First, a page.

The Social Life of Carbon Dioxide Removal
Dr Rebecca Elliott (Department of Sociology) and Dr Don Slater (Department of Sociology)
Sociology of Climate Change; Anthropocene; Science and Technology Studies; Material Culture
The Intergovernmental Panel on Climate Change assumes that alongside the reductions of greenhouse gas emissions, between five and ten percent of emission will not be avoidable and therefore will need to be balanced out with carbon dioxide removal. Besides enhancing the uptake of so-called natural carbon sinks such as forests and oceans, additional sequestration and sinking efforts will be necessary to reach any of the pathways for remaining below two degrees of global warming by 2050. These climate change mitigation efforts lead to different cultures of carbon dioxide removal (CDR) evolving around various methods from ocean alkalinisation to direct air capture and building with biomass.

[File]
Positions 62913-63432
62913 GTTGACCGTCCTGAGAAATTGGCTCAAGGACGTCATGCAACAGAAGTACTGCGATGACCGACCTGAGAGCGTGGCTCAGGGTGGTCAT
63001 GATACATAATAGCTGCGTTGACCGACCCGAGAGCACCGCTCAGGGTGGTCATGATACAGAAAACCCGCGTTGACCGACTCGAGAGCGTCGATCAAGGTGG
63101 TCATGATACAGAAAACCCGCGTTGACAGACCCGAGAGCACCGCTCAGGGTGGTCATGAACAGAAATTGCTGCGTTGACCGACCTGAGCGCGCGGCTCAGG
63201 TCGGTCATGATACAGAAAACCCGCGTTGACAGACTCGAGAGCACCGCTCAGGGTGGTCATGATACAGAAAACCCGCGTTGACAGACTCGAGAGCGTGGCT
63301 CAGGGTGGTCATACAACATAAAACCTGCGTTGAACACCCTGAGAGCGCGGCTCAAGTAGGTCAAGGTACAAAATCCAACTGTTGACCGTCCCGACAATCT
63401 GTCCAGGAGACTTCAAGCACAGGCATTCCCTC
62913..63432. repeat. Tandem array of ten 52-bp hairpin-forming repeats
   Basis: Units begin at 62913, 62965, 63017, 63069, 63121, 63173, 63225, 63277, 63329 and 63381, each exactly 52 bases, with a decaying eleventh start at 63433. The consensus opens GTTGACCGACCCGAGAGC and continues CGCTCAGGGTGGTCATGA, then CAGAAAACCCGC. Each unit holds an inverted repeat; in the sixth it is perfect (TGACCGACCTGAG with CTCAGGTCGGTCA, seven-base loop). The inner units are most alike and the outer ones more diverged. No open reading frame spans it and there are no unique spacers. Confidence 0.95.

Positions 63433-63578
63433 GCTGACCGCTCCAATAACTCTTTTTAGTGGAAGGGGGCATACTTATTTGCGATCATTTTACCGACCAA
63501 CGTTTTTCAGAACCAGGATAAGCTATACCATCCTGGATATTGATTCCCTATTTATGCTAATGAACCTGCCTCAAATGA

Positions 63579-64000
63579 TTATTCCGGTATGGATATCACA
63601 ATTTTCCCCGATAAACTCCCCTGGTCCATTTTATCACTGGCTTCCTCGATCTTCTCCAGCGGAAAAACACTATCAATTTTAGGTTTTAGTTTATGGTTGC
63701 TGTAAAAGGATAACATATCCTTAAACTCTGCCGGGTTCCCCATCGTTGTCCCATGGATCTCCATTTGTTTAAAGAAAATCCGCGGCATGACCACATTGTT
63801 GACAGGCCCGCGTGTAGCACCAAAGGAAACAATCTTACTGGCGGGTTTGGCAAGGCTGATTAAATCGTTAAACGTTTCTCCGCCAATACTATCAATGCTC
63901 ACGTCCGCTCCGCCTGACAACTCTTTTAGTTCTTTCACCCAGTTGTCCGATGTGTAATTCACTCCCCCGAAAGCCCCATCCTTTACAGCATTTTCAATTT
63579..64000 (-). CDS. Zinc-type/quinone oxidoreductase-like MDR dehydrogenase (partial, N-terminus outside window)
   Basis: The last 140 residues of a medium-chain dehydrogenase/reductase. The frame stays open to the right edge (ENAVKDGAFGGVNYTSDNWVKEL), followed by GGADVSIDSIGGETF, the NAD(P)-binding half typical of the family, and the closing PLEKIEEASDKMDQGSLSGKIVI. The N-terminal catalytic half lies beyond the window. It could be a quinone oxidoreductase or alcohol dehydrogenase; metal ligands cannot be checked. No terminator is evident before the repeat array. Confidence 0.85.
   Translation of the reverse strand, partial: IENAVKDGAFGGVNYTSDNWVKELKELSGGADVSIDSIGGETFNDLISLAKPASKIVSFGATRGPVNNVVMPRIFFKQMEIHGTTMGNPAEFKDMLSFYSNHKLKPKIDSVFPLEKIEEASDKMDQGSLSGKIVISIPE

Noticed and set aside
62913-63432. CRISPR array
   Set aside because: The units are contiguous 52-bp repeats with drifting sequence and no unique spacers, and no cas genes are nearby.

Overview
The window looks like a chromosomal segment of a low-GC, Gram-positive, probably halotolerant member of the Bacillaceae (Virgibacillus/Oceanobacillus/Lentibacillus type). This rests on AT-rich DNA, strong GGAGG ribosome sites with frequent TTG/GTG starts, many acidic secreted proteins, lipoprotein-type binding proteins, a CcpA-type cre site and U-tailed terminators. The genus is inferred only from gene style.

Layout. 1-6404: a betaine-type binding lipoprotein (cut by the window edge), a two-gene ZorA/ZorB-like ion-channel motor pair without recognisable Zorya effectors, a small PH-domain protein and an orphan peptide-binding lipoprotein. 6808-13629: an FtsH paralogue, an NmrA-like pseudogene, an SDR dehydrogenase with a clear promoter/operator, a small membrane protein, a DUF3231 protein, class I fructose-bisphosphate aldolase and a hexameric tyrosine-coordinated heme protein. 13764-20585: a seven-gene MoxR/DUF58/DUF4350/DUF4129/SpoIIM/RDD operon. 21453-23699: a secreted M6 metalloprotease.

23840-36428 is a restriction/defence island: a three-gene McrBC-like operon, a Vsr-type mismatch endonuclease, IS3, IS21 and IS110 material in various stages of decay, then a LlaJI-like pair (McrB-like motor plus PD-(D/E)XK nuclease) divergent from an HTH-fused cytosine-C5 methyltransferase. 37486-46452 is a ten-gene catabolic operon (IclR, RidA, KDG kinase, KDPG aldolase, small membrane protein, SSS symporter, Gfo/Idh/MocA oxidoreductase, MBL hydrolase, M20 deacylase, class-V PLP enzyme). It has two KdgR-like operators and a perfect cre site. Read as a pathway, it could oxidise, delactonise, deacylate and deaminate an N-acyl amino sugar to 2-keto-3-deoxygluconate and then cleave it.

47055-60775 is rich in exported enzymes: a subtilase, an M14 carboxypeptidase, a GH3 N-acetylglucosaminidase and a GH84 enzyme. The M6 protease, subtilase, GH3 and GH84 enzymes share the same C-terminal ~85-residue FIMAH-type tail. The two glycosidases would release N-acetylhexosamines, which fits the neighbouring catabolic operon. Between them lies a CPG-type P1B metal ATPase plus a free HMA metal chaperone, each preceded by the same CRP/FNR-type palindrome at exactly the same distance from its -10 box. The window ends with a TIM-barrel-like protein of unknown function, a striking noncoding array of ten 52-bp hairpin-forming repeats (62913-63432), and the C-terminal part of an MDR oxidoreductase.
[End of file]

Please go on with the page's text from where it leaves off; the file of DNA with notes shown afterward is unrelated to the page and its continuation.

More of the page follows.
In my research project, I investigate how these cultures configure climate change mitigation and imagine societal transformation – from the promises of technological solutions to the reconfiguration of human-environmental relationships in the Anthropocene. Drawing on qualitative data from the two fields of building with biomass and direct air capture with carbon storage, I study how different mitigation strategies lead to different social realities.